KPBS AIRDATE: November 18, 2005
There’s a price to be paid for flouting authority or bucking the status quo. But the cost is even greater if you just go along, remain silent, or avoid being true to yourself. In these disquieting times of lemmings and firebrands, this theme is quite pertinently popping up on numerous San Diego stages.
There’s the gorgeous production of “The Winslow Boy” at Lamb’s Players Theatre, in which an ordinary citizen takes on the legal system and the government to right a wrong done to his young son. Based on a real incident, the 1946 play by Terence Rattigan is an old-fashioned, heart-warming David-and Goliath story that skewers lawyers and the media and stands up for women, even though it’s set before the first World War. The drama is beautifully restored by director Deborah Gilmour Smyth, a killer design team and a marvelous cast, stunningly costumed by Jeanne Reith.
In the touching chamber musical, “A Man of No Importance,” a Dublin bus conductor so believes in the power of art to transform lives, he stands up to his boss, the clergy and the community. He stays true to his values, even when he’s outed – and ousted from the church where he directs a feisty community theater, staging sometimes provocative plays. Under the direction of Dr. Rick Simas, the SDSU musical theater students make this little gem sparkle. Written by the team that gave us the glorious “Ragtime” – Lynn Ahrens, Stephen Flaherty and playwright Terrence McNally, the musical is based on the 1994 film of the same name. It’s a journey of self-discovery and a lovely, tuneful plea for acceptance of every artist and outsider.
Speaking of artists and outsiders, a gaggle of them gather in the apartment of a jittery, ambivalent actress in Berlin, 1932 in “A Bright Room Called Day.” They laugh, play games, joke about the “terrible wind blowing through” the country. They make their art, but mostly they sermonize and philosophize, until the time to change the future has passed. The Pulitzer Prize-winning playwright Tony Kushner wrote the play in 1988, as a kind of political call-to-arms during the Reagan years, which he was comparing to the Nazi regime. But that era looks like child’s play compared to what’s going on in America now. So, adding to Kushner’s own revisions, director Brendon Fox has updated the piece to modern times; Bush, Cheney and Rove headlines parallel the projections of the encroaching Nazi takeover. Once again, Kushner was frighteningly prophetic. As usual, he laces his polemic with poetry and humor. Fox has assembled a magnificent ensemble for this dazzling collaboration between Backyard Productions and Diversionary Theatre.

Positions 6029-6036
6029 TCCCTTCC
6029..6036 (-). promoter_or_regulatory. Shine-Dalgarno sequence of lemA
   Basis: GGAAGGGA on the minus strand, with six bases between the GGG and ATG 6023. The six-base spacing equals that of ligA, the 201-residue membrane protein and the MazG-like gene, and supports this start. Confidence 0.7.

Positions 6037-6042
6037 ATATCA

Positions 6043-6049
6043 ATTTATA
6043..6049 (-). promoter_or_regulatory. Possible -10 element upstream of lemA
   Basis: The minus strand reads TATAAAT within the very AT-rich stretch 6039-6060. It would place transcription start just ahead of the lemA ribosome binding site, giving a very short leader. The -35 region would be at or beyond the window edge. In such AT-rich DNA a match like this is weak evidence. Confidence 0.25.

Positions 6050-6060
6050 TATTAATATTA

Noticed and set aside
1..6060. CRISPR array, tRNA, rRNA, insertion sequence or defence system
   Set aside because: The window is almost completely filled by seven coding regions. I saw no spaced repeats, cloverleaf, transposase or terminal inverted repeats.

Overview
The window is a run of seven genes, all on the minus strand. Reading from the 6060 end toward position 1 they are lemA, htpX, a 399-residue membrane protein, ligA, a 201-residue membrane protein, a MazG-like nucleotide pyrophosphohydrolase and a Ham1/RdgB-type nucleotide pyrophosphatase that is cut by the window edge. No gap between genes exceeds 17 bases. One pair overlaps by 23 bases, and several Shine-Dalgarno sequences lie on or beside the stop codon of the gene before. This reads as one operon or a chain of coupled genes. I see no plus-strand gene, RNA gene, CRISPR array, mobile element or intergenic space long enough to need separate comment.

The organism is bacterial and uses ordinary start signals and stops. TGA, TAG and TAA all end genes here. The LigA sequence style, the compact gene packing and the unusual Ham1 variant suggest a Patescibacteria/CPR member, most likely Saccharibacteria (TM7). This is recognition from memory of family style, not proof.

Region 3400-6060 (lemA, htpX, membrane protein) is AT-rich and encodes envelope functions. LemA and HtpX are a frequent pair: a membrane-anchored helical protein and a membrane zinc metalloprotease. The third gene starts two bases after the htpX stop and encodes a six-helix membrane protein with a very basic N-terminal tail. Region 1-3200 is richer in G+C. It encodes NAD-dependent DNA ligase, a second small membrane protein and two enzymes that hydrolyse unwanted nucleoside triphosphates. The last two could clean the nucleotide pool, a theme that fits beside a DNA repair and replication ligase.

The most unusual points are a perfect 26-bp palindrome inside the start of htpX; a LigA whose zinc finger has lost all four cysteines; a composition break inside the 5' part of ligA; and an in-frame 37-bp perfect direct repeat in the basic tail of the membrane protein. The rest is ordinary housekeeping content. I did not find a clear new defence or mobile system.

So, if you want to be entertained and educated, inspired, energized, even stirred to action or activism, the theater is the place for you.
©2005 Patté Productions Inc.